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In a closed bankruptcy case, the debtor filed a motion to reopen it because the schedules were wrong — resulting from an erroneous interpretation of the law regarding rescission. Hence the prior rescission was effective when mailed and thus there were significant assets in the bankruptcy estate that were unencumbered by operation of law and thus were not computed in the discharge of debts and payments of creditors.
There is still some confusion in that court as to whether its prior rulings about the mortgage and note was non operational, but the court conceded that there was a problem as a result of the recent 9th Circuit decisions and the unanimous Supreme Court decision in which Justice Scalia confirmed what that everyone already knew — the TILA statute is specific and provides a specific remedy in “rescission.” It allows the borrower to cancel the deal and by operation of law that is all the borrower needs to do — by an ordinary letter. It is effective when it is dropped in the mailbox. The note and mortgage are gone. So in Bankruptcy, treating the home as though it was an encumbered asset and allowing foreclosure to go forward is plainly wrong — although supported at the time by erroneous rulings from the 9th Circuit Court of Appeals.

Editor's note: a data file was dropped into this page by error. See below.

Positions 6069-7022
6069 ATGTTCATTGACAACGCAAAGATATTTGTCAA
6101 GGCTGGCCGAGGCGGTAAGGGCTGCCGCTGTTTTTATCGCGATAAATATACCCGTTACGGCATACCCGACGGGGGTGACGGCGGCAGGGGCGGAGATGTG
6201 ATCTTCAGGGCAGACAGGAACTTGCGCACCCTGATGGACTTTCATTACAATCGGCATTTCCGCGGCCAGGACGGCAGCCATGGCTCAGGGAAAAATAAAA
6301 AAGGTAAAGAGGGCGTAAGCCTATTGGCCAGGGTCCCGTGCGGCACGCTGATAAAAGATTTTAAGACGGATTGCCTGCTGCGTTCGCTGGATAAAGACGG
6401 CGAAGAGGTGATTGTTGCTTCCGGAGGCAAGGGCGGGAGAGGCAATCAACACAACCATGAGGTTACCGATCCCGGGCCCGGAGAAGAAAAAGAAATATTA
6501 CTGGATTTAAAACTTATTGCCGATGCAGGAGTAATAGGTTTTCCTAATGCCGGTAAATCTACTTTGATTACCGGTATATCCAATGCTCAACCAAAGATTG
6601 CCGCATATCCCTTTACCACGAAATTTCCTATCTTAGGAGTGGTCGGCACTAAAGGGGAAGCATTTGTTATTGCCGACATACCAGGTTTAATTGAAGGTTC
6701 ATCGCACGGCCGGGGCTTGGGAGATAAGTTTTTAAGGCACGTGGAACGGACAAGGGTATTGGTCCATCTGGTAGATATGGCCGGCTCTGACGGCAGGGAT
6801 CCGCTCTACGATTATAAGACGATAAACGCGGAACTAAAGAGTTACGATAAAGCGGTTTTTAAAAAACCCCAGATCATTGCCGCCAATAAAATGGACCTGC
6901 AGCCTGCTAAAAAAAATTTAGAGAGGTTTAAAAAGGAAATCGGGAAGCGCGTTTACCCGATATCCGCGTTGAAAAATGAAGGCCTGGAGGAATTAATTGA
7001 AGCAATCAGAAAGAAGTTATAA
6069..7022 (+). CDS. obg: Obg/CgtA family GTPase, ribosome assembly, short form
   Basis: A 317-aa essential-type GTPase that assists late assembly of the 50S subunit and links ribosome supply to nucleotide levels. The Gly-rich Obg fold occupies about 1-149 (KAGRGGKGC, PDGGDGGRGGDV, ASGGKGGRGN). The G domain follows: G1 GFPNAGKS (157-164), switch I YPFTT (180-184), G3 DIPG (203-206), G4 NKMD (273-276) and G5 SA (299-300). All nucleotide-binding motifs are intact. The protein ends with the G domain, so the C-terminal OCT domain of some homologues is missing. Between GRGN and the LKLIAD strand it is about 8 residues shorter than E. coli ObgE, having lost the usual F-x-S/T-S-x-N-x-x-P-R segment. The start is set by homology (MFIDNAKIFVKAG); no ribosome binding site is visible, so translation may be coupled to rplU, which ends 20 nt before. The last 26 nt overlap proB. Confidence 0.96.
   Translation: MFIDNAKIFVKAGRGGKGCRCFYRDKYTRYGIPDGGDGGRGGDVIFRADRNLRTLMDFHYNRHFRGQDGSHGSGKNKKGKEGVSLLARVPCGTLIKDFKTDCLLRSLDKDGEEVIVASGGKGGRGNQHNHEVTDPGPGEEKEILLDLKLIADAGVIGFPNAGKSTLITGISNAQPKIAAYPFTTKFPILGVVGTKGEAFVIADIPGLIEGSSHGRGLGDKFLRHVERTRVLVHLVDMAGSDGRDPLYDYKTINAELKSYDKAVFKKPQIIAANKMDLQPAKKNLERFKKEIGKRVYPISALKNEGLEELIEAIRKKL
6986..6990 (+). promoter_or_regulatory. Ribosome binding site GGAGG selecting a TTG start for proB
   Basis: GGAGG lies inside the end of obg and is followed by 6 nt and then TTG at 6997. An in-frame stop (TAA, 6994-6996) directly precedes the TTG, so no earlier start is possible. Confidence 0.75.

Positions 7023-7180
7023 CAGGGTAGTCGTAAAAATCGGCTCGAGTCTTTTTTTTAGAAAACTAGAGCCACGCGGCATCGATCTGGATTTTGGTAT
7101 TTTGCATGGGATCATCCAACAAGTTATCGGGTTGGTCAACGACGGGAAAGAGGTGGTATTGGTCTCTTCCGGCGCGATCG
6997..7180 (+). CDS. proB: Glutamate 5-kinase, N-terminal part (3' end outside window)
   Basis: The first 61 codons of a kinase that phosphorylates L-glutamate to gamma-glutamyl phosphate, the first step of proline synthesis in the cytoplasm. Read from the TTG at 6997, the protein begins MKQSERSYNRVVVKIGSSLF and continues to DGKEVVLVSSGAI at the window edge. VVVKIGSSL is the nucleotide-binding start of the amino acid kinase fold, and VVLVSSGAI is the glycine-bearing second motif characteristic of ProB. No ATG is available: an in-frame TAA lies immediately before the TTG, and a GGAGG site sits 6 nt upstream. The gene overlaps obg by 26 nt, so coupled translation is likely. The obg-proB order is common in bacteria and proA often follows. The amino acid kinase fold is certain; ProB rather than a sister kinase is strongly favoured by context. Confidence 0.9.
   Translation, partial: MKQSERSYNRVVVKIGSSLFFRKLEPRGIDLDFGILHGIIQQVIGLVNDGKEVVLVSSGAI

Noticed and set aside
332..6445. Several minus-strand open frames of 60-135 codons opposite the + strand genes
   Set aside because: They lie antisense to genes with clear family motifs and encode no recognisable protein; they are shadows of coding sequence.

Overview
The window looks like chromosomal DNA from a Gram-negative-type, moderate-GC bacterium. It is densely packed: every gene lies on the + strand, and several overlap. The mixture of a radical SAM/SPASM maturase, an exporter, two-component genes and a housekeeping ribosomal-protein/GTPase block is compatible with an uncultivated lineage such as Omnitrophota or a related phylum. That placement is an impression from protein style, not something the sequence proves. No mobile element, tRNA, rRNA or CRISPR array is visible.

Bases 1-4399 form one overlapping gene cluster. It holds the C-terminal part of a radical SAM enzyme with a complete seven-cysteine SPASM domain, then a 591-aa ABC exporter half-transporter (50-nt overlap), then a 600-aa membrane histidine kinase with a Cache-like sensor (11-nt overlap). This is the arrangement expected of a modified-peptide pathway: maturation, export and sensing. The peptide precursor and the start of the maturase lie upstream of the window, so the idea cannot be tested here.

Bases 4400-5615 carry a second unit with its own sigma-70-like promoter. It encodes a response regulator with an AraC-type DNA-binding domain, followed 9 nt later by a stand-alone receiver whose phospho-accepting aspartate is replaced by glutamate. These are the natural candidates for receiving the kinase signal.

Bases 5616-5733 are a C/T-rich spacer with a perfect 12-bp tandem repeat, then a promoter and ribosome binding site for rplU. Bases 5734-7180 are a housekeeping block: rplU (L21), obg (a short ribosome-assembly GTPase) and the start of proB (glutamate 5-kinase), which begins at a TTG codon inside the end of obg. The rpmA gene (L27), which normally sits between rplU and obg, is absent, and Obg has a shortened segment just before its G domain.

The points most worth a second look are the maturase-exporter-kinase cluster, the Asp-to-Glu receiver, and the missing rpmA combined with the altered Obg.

Case No. 11-02024: Eastern District California, Sacramento Division. In the matter of Macklin v. Deutsche Bank National Trust Co. as Trustee for Accredited Mortgage Loan Trust Series 2006-2…on motion and notice provided, the court Grants the Motion to Reopen Adversary Proceeding. Upon review, there are no disputed factual matters from the previously closed case, thus, the issues will be resolved without argument from the parties. Plaintiff argues that recent 9th Circuit and US Supreme Court decisions warrant the court reopening this case…the Court agrees. Tentative ruling and case disposition shall be mailed to parties’ counsel.
Filed under: foreclosure